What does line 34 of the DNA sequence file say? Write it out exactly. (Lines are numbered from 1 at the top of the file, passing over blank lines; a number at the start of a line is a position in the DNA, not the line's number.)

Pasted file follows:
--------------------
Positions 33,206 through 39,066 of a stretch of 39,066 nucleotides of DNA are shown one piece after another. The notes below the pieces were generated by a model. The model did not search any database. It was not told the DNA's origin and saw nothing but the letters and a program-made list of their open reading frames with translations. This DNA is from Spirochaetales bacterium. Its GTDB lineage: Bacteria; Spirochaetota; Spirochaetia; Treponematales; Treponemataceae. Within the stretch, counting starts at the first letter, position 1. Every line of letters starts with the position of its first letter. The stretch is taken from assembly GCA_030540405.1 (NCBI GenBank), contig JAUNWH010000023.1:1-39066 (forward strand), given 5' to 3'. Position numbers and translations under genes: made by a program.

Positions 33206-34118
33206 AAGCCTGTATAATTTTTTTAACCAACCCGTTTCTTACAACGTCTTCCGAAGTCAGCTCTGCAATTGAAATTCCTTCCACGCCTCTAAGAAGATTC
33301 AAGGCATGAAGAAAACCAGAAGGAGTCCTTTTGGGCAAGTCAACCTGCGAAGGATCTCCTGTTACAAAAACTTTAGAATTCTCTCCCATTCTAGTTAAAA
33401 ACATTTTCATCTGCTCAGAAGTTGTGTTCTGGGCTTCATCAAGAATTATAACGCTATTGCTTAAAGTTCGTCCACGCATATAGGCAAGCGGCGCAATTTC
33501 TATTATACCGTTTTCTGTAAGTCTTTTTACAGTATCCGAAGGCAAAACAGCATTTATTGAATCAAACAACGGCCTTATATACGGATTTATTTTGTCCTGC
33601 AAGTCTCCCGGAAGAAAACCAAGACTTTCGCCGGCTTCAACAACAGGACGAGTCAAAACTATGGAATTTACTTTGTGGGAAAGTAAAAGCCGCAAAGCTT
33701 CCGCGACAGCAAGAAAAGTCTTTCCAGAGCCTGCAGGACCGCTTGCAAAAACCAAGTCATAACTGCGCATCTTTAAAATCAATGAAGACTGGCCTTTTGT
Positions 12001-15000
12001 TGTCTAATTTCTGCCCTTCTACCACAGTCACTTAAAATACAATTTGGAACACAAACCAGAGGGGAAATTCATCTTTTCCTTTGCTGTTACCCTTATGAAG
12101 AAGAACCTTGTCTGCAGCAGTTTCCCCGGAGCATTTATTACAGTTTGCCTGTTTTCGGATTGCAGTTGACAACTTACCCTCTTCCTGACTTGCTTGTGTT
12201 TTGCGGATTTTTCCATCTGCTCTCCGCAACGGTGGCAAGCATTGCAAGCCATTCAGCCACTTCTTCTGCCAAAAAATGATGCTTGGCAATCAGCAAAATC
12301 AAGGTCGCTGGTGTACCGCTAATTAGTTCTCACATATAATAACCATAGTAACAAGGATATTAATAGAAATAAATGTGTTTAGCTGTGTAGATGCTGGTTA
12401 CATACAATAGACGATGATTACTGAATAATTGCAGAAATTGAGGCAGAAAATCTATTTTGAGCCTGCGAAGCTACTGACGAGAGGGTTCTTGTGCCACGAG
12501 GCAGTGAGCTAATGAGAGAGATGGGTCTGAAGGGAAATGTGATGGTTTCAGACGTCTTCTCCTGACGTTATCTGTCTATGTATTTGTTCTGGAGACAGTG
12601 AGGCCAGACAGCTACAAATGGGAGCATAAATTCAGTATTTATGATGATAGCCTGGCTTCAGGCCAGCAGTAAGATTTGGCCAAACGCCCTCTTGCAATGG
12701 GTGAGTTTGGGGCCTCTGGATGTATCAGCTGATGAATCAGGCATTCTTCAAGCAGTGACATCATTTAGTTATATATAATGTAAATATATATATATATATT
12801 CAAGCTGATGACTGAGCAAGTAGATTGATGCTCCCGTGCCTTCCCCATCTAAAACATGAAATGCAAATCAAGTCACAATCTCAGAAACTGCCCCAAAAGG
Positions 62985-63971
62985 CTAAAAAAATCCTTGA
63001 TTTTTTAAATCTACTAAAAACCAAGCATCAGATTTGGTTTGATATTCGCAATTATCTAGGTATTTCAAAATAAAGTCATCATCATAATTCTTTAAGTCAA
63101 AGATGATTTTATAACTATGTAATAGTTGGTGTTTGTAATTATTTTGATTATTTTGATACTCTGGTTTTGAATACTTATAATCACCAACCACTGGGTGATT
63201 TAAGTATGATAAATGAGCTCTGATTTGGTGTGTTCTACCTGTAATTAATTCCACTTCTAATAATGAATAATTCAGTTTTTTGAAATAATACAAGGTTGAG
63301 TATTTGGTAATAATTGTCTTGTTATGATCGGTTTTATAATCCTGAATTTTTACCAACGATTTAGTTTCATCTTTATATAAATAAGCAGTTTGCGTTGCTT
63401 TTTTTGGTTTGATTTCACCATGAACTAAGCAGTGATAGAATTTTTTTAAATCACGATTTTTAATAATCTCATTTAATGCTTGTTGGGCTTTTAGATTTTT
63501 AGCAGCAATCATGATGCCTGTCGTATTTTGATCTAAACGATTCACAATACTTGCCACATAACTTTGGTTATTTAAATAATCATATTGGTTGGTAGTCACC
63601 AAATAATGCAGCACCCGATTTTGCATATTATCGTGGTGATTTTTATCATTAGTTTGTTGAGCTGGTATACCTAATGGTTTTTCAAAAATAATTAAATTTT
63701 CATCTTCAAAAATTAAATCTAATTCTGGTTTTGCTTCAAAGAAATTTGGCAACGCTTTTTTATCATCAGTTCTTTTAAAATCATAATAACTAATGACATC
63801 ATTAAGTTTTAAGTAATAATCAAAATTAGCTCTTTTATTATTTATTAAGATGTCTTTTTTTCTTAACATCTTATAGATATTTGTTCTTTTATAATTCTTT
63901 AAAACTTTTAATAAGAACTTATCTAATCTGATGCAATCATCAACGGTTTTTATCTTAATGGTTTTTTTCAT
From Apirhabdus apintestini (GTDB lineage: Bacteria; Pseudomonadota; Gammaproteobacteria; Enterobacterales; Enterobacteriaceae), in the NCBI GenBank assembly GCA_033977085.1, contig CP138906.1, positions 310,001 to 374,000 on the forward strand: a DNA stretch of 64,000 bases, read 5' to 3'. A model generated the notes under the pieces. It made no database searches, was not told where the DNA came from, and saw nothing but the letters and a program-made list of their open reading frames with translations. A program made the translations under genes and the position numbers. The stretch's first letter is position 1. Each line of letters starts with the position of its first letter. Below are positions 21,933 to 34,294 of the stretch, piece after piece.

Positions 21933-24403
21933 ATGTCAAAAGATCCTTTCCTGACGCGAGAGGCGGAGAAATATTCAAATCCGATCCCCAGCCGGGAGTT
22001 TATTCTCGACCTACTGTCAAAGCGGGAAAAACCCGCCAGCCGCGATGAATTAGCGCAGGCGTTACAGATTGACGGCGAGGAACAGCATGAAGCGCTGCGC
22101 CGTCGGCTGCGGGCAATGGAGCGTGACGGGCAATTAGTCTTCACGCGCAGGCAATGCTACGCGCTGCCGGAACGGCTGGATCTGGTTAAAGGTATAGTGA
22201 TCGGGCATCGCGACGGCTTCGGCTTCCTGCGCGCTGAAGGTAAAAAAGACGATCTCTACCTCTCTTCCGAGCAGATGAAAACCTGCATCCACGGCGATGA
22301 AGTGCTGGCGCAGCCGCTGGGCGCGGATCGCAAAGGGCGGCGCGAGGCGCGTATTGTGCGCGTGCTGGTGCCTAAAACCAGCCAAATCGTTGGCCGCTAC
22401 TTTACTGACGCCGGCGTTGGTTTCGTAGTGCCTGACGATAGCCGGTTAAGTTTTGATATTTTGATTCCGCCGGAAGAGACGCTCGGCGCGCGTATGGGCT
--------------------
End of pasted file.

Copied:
22001 TATTCTCGACCTACTGTCAAAGCGGGAAAAACCCGCCAGCCGCGATGAATTAGCGCAGGCGTTACAGATTGACGGCGAGGAACAGCATGAAGCGCTGCGC